Engineering A Better World
“When engineers think they can pull people from below the poverty line to above the poverty line. They can turn a developing nation into a superpower.”- Dr V. Dillibabu
Engineers Without Borders held its first event on the 24th of September, 2016. The event was a prelude to what we can expect from Engineers Without Borders in the future. For this event, the freshly minted club had invited two scientists from the Defence Research and Development Organisation (DRDO), Professor V.Dillibabu and Dr. Manjunath, both of whom are also members of EWB Bangalore.
The first half of this interactive session was conducted by the scientists, who elaborated on what it was like to be a ‘societal engineer’. While Prof. V Dillibabu’s presentation focused on the technical aspects of undertaking a project, such as ‘how to start?’ or ‘where to go for funding?’, Dr. Manjunath’s presentation concentrated on ideas for innovation. One of the highlights of his presentation was when he spoke to students on the possible alternatives for energy, ranging from solar energy panels to tidal energy. Both presentations were interspersed with videos, graphics, and real life examples, all of which made the event more collaborative and interesting to witness.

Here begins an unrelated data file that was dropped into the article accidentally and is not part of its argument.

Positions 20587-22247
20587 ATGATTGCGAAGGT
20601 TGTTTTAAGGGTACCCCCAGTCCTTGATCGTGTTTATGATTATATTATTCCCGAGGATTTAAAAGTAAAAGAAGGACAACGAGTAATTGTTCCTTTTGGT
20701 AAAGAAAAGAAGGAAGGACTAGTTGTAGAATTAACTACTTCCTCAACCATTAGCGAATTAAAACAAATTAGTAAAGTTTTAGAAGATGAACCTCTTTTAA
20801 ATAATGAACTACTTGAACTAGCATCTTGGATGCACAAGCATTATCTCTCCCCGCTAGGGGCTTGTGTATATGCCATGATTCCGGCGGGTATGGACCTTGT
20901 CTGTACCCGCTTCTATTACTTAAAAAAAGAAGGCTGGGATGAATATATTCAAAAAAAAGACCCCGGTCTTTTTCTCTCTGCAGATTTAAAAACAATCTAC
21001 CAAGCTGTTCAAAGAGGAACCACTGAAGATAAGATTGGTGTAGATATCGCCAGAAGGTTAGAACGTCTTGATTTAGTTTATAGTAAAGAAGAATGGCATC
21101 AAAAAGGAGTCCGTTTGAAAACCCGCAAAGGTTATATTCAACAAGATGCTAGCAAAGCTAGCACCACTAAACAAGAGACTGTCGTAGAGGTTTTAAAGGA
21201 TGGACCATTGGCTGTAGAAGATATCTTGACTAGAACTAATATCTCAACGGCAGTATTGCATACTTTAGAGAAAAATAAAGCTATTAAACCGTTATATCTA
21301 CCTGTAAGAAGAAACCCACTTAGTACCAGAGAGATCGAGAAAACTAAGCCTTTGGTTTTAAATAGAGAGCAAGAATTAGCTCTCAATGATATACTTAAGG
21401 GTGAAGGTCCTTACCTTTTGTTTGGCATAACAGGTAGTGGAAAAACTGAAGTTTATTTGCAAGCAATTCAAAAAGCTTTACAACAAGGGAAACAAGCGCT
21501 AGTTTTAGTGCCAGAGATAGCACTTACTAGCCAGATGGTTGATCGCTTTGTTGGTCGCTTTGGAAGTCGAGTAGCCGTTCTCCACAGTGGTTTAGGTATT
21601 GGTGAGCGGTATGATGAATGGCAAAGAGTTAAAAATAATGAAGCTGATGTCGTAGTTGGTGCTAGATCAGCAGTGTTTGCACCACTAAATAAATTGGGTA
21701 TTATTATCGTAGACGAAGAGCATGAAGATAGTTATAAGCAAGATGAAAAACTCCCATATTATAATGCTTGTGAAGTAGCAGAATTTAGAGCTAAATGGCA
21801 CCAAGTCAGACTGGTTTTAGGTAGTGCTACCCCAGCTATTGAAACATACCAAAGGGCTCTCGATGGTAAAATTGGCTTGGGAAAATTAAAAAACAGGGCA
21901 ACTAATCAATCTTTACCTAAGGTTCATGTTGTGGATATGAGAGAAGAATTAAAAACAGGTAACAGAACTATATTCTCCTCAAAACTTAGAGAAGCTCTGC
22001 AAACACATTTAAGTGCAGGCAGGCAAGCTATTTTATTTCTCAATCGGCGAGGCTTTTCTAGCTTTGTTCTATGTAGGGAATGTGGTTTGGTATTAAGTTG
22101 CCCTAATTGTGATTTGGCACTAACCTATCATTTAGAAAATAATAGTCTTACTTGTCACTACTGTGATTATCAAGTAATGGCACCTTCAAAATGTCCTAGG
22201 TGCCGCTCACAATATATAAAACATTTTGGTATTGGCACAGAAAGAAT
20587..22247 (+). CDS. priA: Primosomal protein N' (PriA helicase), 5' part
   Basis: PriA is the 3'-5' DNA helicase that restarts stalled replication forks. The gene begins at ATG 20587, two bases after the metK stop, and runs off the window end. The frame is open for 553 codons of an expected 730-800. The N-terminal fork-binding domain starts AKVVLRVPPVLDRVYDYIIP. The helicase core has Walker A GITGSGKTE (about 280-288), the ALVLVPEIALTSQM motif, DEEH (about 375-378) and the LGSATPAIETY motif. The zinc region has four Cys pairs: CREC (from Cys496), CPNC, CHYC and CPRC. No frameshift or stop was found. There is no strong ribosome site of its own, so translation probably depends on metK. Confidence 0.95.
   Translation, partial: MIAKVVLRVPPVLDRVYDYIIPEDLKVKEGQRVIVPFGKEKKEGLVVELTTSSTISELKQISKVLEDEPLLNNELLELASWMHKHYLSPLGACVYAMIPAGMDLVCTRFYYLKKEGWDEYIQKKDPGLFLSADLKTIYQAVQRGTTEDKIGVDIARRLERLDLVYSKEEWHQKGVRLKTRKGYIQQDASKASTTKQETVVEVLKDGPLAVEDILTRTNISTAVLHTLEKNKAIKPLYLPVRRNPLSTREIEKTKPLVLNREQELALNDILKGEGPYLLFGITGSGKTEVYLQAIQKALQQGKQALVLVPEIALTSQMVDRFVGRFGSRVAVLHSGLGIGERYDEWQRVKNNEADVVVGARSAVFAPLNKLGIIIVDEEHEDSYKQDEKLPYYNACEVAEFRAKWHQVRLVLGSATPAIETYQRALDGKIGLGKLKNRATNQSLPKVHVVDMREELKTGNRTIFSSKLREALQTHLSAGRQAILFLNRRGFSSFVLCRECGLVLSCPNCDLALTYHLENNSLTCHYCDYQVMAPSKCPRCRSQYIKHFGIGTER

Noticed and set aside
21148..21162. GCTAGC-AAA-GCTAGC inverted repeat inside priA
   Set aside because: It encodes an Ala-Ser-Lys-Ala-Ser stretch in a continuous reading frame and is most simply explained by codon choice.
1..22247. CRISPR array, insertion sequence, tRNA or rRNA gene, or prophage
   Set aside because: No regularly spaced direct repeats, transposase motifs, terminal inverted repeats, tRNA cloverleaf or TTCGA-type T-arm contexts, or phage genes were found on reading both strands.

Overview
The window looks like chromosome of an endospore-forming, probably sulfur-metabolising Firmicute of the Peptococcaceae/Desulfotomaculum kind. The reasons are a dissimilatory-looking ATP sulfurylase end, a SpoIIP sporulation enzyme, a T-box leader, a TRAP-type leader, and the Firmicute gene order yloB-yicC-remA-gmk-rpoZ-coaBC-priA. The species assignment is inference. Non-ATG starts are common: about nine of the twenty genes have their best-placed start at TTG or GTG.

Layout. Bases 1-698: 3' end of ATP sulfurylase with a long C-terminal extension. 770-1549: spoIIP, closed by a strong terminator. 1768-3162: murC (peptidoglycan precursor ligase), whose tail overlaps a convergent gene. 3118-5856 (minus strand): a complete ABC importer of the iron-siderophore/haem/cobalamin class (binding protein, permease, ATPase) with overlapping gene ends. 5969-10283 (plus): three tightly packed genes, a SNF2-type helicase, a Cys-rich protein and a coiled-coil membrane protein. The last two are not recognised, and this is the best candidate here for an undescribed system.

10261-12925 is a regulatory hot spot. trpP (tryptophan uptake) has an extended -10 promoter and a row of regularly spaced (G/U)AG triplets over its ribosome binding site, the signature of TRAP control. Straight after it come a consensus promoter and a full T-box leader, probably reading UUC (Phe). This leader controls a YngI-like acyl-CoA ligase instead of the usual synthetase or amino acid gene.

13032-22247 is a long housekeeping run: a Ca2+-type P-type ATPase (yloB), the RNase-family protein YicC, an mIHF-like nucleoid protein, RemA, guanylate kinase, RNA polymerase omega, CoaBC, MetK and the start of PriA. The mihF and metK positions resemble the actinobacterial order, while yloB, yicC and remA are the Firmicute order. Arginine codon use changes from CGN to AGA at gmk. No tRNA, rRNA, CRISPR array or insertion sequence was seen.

The second half of the event pivoted to student projects. The students of the institution presented projects that they were currently working on including a civil engineering project undertaken by a PhD student of MIT that is an affordable refrigeration unit ‘Pot Peltier’ for rural India. The level of intricacy and research involved in each of the projects was a testament to all the time and effort the students put in. All of the projects were cross questioned by both Prof. V. Dillibabu and Dr. Manjunath to gauge their feasibility as well as highlight the areas where improvement was needed.
Engineers Without Borders’ Manipal chapter also showcased a project that they are currently working on i.e. a sanitation project in Pragati Nagar. They aim to provide fully-functioning commodes to the town of six hundred. With altruistic goals such as these, one can only wait and see what they come up with next.